Music CloudSince the advent of broadband, the barriers to selling music on the Web have quickly evaporated. But the area of music licensing, an annoying splinter in the music industry’s foot, is still sluggish and inefficient.

Enter SourceAudio, a stealth startup in Los Angeles that is using the power of the cloud and web technologies to make music licensing a quick and nearly painless process. Using a Software-as-a-Service (SaaS) setup where all music and documents are hosted and delivered via the cloud, the company eliminates the time-consuming process of finding the right person to license a song or sound effect, talking to lawyers and faxing documents.

“There isn’t a lot of technology centered around music licensing, but we think that should change,” Andrew Harding, SourceAudio’s VP of product, told VentureBeat. “With our system you can buy and use music quickly instead of the old methods that can take days. With our system licenses get done in real time, the purchase is made, the documents are delivered automatically and the music is cleared for use.”

SourceAudio has thus far partnered with more than 70 music and effects companies and hosts a collection of nearly 1.6 million tracks that can be accessed from individual company pages. (See the example below for a custom company page.) The company claims this collection is the largest database of music on the Internet available for licensing, and Harding expects more than 2 million tracks to be hosted on the network by year’s end. The network supports tracks in .mp3, .aiff, and .wav formats.

Some of SourceAudio’s bigger partners include Premiere Networks, which syndicates most of the top radio shows in the country like Glenn Beck, Jim Rome, Sean Hannity, and Leo Laporte; and Cutting Edge Film Scores, which created the score for the Oscar-winning film The King’s Speech.

“Ideally, we’d like to partner with all music buyers and all music sellers to make this process easy,” Harding said. “We’re in talks with several major broadcast networks and music labels, but we can’t mention any specific names right now.”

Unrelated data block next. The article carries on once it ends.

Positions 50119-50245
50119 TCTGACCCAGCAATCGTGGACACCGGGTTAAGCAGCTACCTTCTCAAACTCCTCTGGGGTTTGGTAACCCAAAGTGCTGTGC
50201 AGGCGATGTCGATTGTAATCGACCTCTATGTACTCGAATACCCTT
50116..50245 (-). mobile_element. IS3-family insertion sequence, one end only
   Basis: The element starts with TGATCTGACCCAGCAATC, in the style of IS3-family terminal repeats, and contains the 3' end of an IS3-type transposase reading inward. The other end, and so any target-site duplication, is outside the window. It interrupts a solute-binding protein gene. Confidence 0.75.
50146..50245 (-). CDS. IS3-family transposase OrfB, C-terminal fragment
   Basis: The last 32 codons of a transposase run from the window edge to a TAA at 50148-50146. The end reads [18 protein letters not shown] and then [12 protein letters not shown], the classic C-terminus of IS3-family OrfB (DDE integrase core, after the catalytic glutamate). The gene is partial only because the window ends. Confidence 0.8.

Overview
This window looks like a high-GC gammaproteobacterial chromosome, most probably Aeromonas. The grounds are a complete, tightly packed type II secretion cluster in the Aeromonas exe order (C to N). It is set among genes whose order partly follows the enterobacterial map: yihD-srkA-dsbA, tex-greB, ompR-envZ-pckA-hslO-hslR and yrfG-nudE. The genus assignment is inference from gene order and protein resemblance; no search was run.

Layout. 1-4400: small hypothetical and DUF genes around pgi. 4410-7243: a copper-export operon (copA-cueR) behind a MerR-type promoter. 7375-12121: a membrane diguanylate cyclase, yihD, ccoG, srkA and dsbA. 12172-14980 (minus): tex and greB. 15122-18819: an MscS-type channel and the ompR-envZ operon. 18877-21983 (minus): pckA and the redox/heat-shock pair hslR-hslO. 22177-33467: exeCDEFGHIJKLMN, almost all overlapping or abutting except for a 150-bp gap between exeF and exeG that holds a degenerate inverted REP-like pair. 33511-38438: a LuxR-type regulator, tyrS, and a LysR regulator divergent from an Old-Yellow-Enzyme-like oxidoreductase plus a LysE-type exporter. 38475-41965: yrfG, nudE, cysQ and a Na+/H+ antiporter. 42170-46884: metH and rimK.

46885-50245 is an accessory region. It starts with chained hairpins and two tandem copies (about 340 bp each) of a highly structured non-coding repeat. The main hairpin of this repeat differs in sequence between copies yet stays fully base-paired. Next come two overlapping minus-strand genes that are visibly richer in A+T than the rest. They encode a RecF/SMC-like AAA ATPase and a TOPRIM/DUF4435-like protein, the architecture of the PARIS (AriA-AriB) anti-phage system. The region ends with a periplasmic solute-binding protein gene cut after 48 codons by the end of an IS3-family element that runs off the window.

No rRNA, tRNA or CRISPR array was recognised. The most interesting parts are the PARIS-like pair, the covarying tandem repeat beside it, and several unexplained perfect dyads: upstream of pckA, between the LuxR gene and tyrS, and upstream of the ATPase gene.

The company generates revenues with a combination of hosting music tracks and taking a small cut of each licensing deal. Pricing to be part of the SourceAudio network increases as your company hosts more tracks. For example, hosting between 1 and 499 tracks costs $99 a month, while hosting between 250,000 and 499,999 tracks costs $999 a month. Ideally, if you were a record company with an extensive catalog, you could steadily add tracks to be licensed and move up the scale of pricing. SourceAudio additionally takes a 7 to 10 percent cut of each transaction, a rate that Harding says is fair for making the process work.

SourceAudio was founded in 2007, but it’s making waves now thanks to the team more seriously focusing on selling the product and strong word of mouth. “We spent a lot of time signing up the first 10 to 15 clients, but most of the rest came from word of mouth,” Harding said. “They heard about our way to make this process work and were excited to do business with us.”

Harding thinks one reason the company is finally picking up traction is because music and media companies are finally embracing digital solutions — streaming services like Spotify and MOG and cloud services like iTunes Match show that the labels are finally willing to give the web a real chance. Sites like YouTube and Vimeo have also recently shown an interest in licensing as well with music store partnerships. At BillBoard’s insistence, SourceAudio will be making its first big push this month at the BillBoard FutureSound conference in San Francisco.

SourceAudio currently has just five employees, but it’s a tightly knit and experienced team. The company is led by CEO and co-founder Geoff Grotz, who created, which was sold to MTV Networks in 2005. SourceAudio VP of Technology Ryan Cramer also comes from the family and was a lead programmer. And on top of being SourceAudio’s VP of product, Harding is also VP of product development at MTV Networks. The company is self-funded at present, with the majority of funding provided by Grotz.

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